There were approximately 23 officers/directors, members and guests in attendance. President Bill Anderson welcomed us and opened the meeting. Keith formally welcomed us as well.


Summary of LJRA Trout Mortality Presentation

Our guest speakers for October were Mark Nale, Bob Carline, and Mark Jackson. They   gave a presentation on the methodology and preliminary results of a study on bait-hooked trout mortality. The study was conducted during the April 2014 Trout Tournament held on Bald Eagle Creek, Centre County.

Participants could use any tackle but had to keep the fish alive and turn them in to tournament officials who interviewed the anglers regarding the circumstances of their catch.  All fish caught were held in a hatchery run for nine days monitoring their health each day.

There were 490 trout, all species, caught during the two day event, with 87% of the fish caught using bait. Of these, 26 died. This represented 5.5% of the bait caught trout – a much lower mortality than that reported from most prior studies. Most trout which died did so on the day caught. Less than one percent of the fish which died did so during the nine day holding period.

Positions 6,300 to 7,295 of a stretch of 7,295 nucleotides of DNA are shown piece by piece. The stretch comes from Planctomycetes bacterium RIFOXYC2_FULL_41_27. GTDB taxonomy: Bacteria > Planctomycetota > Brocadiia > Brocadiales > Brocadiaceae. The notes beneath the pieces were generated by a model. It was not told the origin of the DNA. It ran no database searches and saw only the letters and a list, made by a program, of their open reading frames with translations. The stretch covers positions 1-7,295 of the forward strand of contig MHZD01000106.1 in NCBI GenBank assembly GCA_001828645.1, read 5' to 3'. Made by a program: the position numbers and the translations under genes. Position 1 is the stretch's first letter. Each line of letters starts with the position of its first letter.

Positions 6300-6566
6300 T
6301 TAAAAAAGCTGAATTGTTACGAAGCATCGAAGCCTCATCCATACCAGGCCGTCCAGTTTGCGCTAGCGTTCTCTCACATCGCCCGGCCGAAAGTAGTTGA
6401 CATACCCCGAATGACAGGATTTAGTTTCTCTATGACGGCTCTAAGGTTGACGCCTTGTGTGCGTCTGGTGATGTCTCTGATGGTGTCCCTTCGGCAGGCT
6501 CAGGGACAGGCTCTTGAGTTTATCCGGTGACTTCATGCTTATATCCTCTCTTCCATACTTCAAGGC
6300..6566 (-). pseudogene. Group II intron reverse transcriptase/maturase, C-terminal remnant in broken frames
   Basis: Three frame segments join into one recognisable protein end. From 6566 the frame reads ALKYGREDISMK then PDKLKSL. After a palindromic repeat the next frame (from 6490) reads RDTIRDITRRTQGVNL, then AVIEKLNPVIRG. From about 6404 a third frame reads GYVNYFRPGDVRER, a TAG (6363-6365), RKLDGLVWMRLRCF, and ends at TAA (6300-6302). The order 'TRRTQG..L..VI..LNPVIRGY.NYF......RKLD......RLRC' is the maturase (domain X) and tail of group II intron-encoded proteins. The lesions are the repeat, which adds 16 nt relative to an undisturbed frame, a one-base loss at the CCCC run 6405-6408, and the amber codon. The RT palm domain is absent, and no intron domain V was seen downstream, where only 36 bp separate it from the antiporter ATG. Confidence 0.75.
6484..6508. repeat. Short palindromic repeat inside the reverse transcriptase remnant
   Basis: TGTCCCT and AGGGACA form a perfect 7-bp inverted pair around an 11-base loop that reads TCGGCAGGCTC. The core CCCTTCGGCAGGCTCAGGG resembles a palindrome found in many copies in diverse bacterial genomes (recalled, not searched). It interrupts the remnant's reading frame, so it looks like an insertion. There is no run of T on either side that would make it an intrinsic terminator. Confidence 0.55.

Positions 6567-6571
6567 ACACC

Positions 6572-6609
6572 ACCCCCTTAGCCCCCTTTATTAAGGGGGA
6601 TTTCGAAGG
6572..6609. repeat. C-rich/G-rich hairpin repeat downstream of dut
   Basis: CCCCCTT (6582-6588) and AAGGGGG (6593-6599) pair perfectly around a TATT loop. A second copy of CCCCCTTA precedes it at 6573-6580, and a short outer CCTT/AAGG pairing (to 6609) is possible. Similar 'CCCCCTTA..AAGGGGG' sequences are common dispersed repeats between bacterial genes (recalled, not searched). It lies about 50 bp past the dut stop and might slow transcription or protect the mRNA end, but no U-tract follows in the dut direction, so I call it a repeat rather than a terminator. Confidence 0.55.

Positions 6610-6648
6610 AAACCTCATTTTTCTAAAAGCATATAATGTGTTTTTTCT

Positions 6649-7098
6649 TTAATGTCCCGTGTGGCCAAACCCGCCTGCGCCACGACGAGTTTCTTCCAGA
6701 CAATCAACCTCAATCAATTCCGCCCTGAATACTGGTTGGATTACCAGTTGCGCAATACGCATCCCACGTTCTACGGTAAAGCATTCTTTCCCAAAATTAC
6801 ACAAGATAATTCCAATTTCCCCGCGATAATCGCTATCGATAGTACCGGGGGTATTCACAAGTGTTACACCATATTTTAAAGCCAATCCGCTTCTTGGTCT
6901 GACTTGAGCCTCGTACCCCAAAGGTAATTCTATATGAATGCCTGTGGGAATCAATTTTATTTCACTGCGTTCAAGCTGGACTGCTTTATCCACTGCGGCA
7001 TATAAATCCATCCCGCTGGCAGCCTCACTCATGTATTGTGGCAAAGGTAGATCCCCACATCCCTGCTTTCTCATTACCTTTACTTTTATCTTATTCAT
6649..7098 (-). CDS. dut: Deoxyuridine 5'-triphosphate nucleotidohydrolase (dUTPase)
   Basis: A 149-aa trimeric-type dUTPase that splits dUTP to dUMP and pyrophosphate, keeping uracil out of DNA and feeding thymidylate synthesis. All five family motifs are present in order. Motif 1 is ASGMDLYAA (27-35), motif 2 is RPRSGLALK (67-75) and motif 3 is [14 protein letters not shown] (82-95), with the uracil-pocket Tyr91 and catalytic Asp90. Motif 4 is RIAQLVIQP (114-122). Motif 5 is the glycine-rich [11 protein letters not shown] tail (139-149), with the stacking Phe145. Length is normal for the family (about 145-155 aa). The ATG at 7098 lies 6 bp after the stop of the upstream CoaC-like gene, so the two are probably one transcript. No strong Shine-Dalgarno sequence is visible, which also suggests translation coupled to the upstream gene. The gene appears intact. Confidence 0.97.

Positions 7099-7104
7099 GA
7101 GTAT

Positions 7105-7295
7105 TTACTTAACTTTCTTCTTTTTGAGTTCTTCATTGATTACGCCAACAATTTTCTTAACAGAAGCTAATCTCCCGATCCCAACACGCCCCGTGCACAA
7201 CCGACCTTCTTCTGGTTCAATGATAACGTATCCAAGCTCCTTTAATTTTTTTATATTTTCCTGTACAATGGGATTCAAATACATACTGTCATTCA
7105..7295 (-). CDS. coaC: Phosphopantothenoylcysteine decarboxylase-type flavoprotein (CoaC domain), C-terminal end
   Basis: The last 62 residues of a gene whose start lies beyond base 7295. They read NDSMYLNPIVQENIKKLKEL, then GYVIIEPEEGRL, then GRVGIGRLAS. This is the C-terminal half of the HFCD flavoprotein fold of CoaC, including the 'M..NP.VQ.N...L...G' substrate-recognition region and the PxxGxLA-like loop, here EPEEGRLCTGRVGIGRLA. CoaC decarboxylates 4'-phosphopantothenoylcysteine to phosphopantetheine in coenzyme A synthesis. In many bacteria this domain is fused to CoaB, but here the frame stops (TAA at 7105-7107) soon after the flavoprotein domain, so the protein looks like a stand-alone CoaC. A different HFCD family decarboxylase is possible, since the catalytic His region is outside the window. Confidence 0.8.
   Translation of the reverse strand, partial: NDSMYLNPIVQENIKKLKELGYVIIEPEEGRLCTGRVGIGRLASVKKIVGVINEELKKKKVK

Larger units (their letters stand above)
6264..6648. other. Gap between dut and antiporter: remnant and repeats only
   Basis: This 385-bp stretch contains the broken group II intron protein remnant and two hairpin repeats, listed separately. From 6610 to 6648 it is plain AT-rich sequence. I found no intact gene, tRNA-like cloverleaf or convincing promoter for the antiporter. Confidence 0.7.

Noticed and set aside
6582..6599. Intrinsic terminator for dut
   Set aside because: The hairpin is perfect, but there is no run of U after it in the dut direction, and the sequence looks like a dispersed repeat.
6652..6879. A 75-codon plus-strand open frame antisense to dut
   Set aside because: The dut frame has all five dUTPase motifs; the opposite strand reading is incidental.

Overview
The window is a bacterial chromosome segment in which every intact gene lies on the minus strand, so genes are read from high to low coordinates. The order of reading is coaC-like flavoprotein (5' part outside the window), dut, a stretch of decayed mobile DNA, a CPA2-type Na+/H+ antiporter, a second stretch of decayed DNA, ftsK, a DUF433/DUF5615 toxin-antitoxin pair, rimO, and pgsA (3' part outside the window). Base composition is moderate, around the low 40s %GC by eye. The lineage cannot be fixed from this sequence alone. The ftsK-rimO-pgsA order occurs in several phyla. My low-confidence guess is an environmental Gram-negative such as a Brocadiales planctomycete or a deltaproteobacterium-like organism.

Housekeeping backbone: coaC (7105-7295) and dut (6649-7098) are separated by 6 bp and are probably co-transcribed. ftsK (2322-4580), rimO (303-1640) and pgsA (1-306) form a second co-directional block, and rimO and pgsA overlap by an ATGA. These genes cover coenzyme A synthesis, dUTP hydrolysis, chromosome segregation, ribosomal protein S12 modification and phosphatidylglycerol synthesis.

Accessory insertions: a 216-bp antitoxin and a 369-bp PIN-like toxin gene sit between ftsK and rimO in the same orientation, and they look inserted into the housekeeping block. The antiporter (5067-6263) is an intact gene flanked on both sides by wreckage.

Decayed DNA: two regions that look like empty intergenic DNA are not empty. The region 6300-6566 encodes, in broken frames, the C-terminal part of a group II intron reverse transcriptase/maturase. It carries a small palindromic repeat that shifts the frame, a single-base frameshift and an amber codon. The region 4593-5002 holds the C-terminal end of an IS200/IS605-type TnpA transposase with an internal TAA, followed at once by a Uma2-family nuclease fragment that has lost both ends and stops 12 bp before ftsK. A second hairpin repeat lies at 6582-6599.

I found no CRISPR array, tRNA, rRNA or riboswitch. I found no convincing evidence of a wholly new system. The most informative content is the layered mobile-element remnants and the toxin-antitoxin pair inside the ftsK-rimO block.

A discussion followed with questions such as whether or not there have been such studies on mortality of bait caught wild trout, what about mortality with circle hooks, and whether or not (given the study results), it was yet a good idea to limit certain areas of the rivers and streams to fly fishing or lure fishing only. A thought to consider being that opening all waters would create more friends for the waterways-an important consideration given present day challenges.

President Anderson pointed out that historic objections to the use of live bait on the Little Juniata had more to do with the fear of invasive species introduction (from bait buckets) than with trout mortality.

The study will be repeated in 2015.







On November 19th there will be electroshocking done on a 2 mile stretch of Bells Gap Run. An effort will be made to eliminate the burgeoning numbers of brown trout, which threaten the viability of the native brook trout population. The Bells Gap Run Reservoir will be drained and brown trout removed next year.



LJRA will fund a telemetry study to be conducted by PSU/Juniata College in 2015 to try to determine (among other things) where the Little Juniata River trout go during hot weather/low water periods.



We will once again conduct our LJRA spring clean-up. The date chosen is Saturday, March 28th, 2015. This will be the 10th anniversary of this annual event.



A very successful cleanup by water craft and some bank walkers was held on October 4, 2014.   Total weight of trash/junk gathered was .5 tons.  The April 5, 2014 water craft cleanup yielded .5 tons and the October 2013 effort yielded 1.5 tons! Nice. Lunch for all participants was provided at Green Hills Camp.  John Corr was project leader for this worthy LJRA effort